Political scientists Regina Smyth and William Bianco have written a pithy and interesting analysis of the sorts of deals that might emerge from the Super-Committee and, perhaps more importantly, the kinds of side-payments that party leaders might have to make if one of those deals is to win enough support in each chamber. Here is their analysis. Here is short excerpt:
Many predictions about the shape of a potential deal emerging from the Debt Supercommitte (SC) process have centered on the personal chemistry of committee members, or the dearth of good feeling between congressional Democrats and Republicans. These analyses do not recognize the substance of bargaining, including the set of programs and policies that might be on the chopping block and the degree of overlap in members’ preferences over these specifics. In considering the shape of the potential deals, we base our analysis on measures of legislator preferences, as mediated through the fundamental congressional institution, majority rule, using uncovered sets and two-dimensional NOMINATE data.
Our analysis shows that many different deals can emerge from bargaining among SC members. But if negotiations center on deals that are enactable in the House or Senate, then only two kinds of deals are plausible. The first is a deal in which the House leadership is able to use its influence to accommodate the preferences of moderate Senate Democrats. This outcome is most likely in the case that House Republican leadership perceives the political cost of the reversion point as just too high with election a year away, and expects that the blame for a failure to cut the deficit will fall squarely on House Republican incumbents. However, this possibility becomes unlikely insofar as schemes to avoid defense cuts emerge. Conversely, if political costs are thought to be small, and bargaining is driven by policy concerns, then the pressure of the reversion mechanisms is likely to force House and Senate Democrats to agree to a deal that gives House Republicans most of what they want.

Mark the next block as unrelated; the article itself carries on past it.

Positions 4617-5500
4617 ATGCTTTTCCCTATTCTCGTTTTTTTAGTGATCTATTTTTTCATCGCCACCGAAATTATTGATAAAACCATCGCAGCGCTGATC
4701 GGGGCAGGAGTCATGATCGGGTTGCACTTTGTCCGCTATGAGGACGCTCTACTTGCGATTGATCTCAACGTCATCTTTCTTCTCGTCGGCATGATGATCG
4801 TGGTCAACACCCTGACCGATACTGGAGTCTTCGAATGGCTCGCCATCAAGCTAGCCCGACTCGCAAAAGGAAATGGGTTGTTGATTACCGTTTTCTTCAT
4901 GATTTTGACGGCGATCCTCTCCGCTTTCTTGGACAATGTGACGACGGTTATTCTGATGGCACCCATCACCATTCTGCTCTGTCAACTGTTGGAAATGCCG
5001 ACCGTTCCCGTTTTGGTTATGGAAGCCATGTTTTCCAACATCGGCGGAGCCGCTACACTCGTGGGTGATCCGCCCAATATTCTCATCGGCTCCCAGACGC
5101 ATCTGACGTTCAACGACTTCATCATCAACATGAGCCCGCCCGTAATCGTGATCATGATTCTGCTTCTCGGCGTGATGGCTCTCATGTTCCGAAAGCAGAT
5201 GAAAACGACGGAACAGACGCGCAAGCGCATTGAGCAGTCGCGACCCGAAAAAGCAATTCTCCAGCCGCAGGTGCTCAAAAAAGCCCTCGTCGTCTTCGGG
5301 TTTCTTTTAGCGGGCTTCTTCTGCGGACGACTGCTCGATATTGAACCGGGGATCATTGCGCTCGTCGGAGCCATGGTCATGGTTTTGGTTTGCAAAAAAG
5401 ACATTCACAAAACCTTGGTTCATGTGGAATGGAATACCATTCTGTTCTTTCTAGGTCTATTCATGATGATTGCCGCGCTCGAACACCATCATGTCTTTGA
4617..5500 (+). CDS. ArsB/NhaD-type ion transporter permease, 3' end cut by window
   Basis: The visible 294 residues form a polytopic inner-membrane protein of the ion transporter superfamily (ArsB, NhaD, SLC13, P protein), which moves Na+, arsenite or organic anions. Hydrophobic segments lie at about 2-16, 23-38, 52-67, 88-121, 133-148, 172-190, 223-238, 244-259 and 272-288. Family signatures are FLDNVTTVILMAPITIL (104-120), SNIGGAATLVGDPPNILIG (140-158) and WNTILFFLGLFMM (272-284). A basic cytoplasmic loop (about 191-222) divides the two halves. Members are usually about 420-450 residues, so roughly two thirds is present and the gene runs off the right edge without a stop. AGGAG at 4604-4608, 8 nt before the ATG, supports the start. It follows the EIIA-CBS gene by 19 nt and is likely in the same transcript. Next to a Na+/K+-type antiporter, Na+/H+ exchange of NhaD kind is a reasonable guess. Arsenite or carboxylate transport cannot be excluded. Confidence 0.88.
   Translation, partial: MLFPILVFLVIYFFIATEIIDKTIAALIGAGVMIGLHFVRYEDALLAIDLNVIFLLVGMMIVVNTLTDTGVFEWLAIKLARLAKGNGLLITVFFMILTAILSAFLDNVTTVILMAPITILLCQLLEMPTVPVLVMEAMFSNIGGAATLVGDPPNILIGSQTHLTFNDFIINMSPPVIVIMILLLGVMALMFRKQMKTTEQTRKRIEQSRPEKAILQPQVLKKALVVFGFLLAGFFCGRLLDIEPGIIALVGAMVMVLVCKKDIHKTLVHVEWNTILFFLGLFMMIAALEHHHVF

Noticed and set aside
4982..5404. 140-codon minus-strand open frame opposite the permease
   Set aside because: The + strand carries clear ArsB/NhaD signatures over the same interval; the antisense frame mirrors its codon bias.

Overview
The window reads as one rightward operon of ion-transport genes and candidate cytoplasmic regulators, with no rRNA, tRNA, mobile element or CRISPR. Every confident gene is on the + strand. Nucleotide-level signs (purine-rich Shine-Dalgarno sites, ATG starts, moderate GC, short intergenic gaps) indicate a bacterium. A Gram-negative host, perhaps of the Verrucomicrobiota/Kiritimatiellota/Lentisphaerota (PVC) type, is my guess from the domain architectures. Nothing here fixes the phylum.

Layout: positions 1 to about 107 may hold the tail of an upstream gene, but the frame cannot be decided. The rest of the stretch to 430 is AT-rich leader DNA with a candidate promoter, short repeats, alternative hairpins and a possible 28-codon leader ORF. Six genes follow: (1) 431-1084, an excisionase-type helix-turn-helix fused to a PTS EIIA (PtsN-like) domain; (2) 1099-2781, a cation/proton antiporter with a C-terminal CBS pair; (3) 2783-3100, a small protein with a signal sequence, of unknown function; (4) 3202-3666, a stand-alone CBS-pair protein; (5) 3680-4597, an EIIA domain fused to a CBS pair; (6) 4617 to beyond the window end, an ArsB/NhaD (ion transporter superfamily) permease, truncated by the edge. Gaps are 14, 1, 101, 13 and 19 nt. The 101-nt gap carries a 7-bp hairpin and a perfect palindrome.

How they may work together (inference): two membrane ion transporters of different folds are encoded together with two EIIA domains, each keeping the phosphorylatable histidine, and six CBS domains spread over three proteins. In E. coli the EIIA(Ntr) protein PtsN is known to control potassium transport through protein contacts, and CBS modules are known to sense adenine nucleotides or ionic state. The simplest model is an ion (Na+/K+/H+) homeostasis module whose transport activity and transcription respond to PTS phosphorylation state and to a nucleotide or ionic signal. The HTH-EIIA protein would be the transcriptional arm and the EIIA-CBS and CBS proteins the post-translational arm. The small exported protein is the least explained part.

The analysis also reveals the critical role of side payments in securing enactment of a budget deal. Given the configuration of chamber uncovered sets, even if a deal emerges from the SC with strong bipartisan support, it cannot be enacted in both Houses without support from legislators who oppose it on the merits, a problem magnified by the inability to use policy concessions along the second dimension to attract support for a deal. If congressional leaders do not have enough side payments to compel a majority in one chamber to accommodate the preferences of the other – for a deal couched mostly in terms of the size and scope of government – then it is hard to see how Supercommittee process will produce a successful budget deal.
In the end, rather than taking power away from party leaders, the SC process puts them at the center of negotiations from beginning to end, and makes their support an essential component of any successful deal. Given policy deadlock between the House and Senate, leaders’ deployment of side payments is critical for success. Moreover, party leaders can provide important political cover to their caucuses. Leader support of an SC proposal gives their backbenchers a ready-made response to constituent criticisms of a yea vote – in Fenno’s terms, an explanation of Washington activity. It is not surprising, then, that as negotiations on the SC proceed, committee members from both parties are frequently consulting party leaders on both sides of the aisle – these leaders know as well as anyone which deals might be enactable, and control the political and policy resources needed to secure these outcomes.
Finally, our analysis highlights a dilemma facing the Republican leadership. While these leaders might prefer take automatic budget cuts off the table, either because they dislike the policy implications or feel that they and their party will feel the brunt of voter wrath, doing so erodes their bargaining position in budget negotiations. Thus, Republicans leaders must decide which outcome they consider to be more troubling: the prospect of a budget deal that favors Democrats, or the possibility of automatic cuts on programs they and their constituents favor, along with the possibility of significant political costs. Such concerns are consistent with attempts to find a way to sidestep the cuts in defense spending that will be triggered by a failure to enact a deficit-cutting deal. How Republicans resolve these issues will shape what sort of deal emerges from the SC and its prospects for success in the House and Senate.
(We are extraordinarily grateful to Sarah Binder, David Canon, and Larry Evans for their comments on earlier versions of this analysis, and to Keith Poole for providing NOMINATE data. The analysis and findings are our own and do not represent the views of the Fulbright Program or the U.S. Department of State.)
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